a beloved cat

This evening I got a call from my mom, who, through tears, told me that our beloved family cat, Tabitha, had passed away on the way to the vet. She had had strange seizures in the afternoon so they were taking her to the vet, but she passed on in the car on the way.


Tabitha was a fantastic cat. She was very affectionate and enjoyed licking people’s hands and faces as a gesture of kindness. She had a memorable half-orange, half-black face, a black and orange coat, a white underbelly and white paws. She would often roll over on her back on the floor as a way of saying “please scratch my belly”.

We got Tabitha when I was in highschool. She was very young when we rescued her from the animal shelter, and we all bonded to her quickly. She was a companion to my Dad when he lost his job and to my Mom when she had knee surgery.

She had a fondness for water and air bubbles. A classic Tabitha story is of the special water dish my Dad bought that had a water tank that, as the dish of water emptied, would fill the dish. They found that the tank emptied very quickly, and one day, upon finding water all over the kitchen floor, discovered why. Tabitha had figured out that if she splashed all the water out of the dish with her paws, new water would chug in and air bubbles would rise up inside the water bottle, very entertaining. A couple months ago, when my Dad bought an air purifier with a clear water reservoir, Tabitha was found staring at the air bubbles and attempting to swat them with her paw.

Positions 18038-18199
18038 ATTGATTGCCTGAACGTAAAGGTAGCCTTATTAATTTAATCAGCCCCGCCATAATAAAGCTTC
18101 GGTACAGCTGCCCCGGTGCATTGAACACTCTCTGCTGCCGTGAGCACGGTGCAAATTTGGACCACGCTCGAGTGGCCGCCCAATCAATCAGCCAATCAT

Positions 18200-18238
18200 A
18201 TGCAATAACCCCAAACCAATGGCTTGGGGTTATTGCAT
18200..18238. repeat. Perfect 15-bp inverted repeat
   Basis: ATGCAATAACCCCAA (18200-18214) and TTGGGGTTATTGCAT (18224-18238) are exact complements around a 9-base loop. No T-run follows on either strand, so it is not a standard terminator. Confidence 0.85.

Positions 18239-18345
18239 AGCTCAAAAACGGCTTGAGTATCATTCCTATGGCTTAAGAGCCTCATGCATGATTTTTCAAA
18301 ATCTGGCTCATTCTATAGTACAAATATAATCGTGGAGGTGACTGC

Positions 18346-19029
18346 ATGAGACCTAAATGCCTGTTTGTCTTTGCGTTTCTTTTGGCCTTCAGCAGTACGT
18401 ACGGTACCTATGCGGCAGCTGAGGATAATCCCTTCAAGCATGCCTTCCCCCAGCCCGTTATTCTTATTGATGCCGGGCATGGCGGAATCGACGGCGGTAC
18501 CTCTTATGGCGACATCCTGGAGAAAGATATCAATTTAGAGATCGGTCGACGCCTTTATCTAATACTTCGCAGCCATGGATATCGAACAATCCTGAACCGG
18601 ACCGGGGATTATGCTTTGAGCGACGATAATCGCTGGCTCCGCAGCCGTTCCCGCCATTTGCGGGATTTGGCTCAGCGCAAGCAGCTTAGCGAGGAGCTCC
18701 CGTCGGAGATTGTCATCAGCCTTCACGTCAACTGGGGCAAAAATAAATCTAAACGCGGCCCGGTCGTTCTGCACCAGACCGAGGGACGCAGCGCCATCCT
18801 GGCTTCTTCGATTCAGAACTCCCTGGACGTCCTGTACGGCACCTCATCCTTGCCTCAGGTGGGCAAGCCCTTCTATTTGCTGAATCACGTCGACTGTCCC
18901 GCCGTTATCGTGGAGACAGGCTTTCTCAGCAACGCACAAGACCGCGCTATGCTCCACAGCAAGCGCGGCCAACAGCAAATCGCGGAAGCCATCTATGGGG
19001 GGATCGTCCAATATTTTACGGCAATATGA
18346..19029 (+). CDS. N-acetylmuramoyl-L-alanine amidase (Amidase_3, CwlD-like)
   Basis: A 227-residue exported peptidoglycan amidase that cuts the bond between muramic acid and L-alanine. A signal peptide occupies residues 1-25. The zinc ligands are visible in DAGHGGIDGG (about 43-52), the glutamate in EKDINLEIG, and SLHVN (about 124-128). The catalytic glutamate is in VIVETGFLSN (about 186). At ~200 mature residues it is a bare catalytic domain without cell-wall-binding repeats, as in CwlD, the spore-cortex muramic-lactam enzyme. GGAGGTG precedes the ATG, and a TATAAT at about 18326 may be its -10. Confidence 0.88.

Another favourite story is of a fish that outwitted Tabitha. My aunt, who has several large fish tanks, was cat-sitting for us by keeping Tabitha at her house. One of the fish tanks sat on a table with a small ledge that Tabitha enjoyed sitting on to watch the fish go by. One particularly large fish, Basil, was very interesting to her, and as he swam back and forth in the tank, Tabitha would follow him. One day my Aunt was watching this and watched Basil swim all the way to the end and then turn the corner. Tabitha was so engrossed with watching him that she walked right off the end of the table. My Aunt was certain that Basil had done this on purpose.

Pets are like family members, irreplaceable, beloved, and bringers of joy into our lives. I am certainly grateful for all the licks and cuddles from Tabitha over the years. I am sad but I also know that Tabitha was old, and lived a full life. We have many fond memories of her and will treasure those for many years.

theologian as communicator